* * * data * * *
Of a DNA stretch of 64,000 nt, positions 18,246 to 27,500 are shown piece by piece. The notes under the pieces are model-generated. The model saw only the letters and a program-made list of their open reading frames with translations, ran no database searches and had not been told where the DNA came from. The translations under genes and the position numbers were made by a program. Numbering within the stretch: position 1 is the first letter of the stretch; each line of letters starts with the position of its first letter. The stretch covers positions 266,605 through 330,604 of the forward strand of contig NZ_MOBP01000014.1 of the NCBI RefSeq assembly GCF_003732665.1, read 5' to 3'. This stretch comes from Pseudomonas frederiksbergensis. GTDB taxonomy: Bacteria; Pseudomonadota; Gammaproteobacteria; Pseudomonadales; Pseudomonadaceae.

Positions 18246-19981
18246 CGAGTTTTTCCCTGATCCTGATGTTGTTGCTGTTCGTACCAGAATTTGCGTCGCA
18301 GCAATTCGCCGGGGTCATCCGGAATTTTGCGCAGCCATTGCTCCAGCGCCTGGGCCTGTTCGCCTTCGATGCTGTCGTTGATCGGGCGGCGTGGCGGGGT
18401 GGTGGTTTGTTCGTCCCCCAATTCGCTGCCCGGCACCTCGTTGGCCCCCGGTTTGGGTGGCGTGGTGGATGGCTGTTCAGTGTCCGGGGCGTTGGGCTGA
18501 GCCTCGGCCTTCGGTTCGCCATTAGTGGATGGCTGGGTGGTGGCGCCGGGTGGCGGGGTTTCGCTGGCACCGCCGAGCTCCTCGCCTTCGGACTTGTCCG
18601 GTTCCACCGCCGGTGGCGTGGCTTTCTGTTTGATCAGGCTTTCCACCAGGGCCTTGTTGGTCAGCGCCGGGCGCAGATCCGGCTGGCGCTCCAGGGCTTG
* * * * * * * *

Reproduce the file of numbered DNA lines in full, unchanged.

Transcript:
Of a DNA stretch of 64,000 nt, positions 18,246 to 27,500 are shown piece by piece. The notes under the pieces are model-generated. The model saw only the letters and a program-made list of their open reading frames with translations, ran no database searches and had not been told where the DNA came from. The translations under genes and the position numbers were made by a program. Numbering within the stretch: position 1 is the first letter of the stretch; each line of letters starts with the position of its first letter. The stretch covers positions 266,605 through 330,604 of the forward strand of contig NZ_MOBP01000014.1 of the NCBI RefSeq assembly GCF_003732665.1, read 5' to 3'. This stretch comes from Pseudomonas frederiksbergensis. GTDB taxonomy: Bacteria; Pseudomonadota; Gammaproteobacteria; Pseudomonadales; Pseudomonadaceae.

Positions 18246-19981
18246 CGAGTTTTTCCCTGATCCTGATGTTGTTGCTGTTCGTACCAGAATTTGCGTCGCA
18301 GCAATTCGCCGGGGTCATCCGGAATTTTGCGCAGCCATTGCTCCAGCGCCTGGGCCTGTTCGCCTTCGATGCTGTCGTTGATCGGGCGGCGTGGCGGGGT
18401 GGTGGTTTGTTCGTCCCCCAATTCGCTGCCCGGCACCTCGTTGGCCCCCGGTTTGGGTGGCGTGGTGGATGGCTGTTCAGTGTCCGGGGCGTTGGGCTGA
18501 GCCTCGGCCTTCGGTTCGCCATTAGTGGATGGCTGGGTGGTGGCGCCGGGTGGCGGGGTTTCGCTGGCACCGCCGAGCTCCTCGCCTTCGGACTTGTCCG
18601 GTTCCACCGCCGGTGGCGTGGCTTTCTGTTTGATCAGGCTTTCCACCAGGGCCTTGTTGGTCAGCGCCGGGCGCAGATCCGGCTGGCGCTCCAGGGCTTG